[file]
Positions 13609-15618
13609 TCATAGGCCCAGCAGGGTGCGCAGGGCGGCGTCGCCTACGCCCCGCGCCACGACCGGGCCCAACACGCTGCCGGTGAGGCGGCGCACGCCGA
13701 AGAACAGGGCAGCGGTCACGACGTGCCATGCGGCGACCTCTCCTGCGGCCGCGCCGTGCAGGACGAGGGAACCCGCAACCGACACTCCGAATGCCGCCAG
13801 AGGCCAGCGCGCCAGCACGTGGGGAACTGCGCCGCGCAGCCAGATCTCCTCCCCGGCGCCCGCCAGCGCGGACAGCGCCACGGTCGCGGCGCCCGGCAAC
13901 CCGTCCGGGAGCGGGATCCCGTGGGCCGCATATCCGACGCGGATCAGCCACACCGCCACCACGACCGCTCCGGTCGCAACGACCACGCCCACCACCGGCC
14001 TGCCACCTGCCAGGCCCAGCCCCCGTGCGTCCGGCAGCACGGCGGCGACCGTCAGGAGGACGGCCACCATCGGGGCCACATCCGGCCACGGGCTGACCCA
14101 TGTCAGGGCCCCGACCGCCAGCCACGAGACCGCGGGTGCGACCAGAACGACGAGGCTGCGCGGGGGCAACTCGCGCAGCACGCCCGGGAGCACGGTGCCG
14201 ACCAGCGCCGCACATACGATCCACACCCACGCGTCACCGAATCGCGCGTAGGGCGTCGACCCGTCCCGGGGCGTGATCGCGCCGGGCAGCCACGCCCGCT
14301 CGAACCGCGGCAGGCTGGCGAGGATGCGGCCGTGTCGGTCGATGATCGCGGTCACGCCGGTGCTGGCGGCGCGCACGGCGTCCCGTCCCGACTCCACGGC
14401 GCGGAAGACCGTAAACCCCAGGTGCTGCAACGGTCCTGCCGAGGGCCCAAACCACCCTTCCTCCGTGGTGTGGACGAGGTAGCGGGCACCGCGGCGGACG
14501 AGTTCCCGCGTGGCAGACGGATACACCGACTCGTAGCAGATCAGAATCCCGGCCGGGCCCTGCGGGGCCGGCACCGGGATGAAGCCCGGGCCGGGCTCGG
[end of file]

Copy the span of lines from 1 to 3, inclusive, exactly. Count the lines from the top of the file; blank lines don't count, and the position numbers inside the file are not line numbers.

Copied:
Positions 13609-15618
13609 TCATAGGCCCAGCAGGGTGCGCAGGGCGGCGTCGCCTACGCCCCGCGCCACGACCGGGCCCAACACGCTGCCGGTGAGGCGGCGCACGCCGA
13701 AGAACAGGGCAGCGGTCACGACGTGCCATGCGGCGACCTCTCCTGCGGCCGCGCCGTGCAGGACGAGGGAACCCGCAACCGACACTCCGAATGCCGCCAG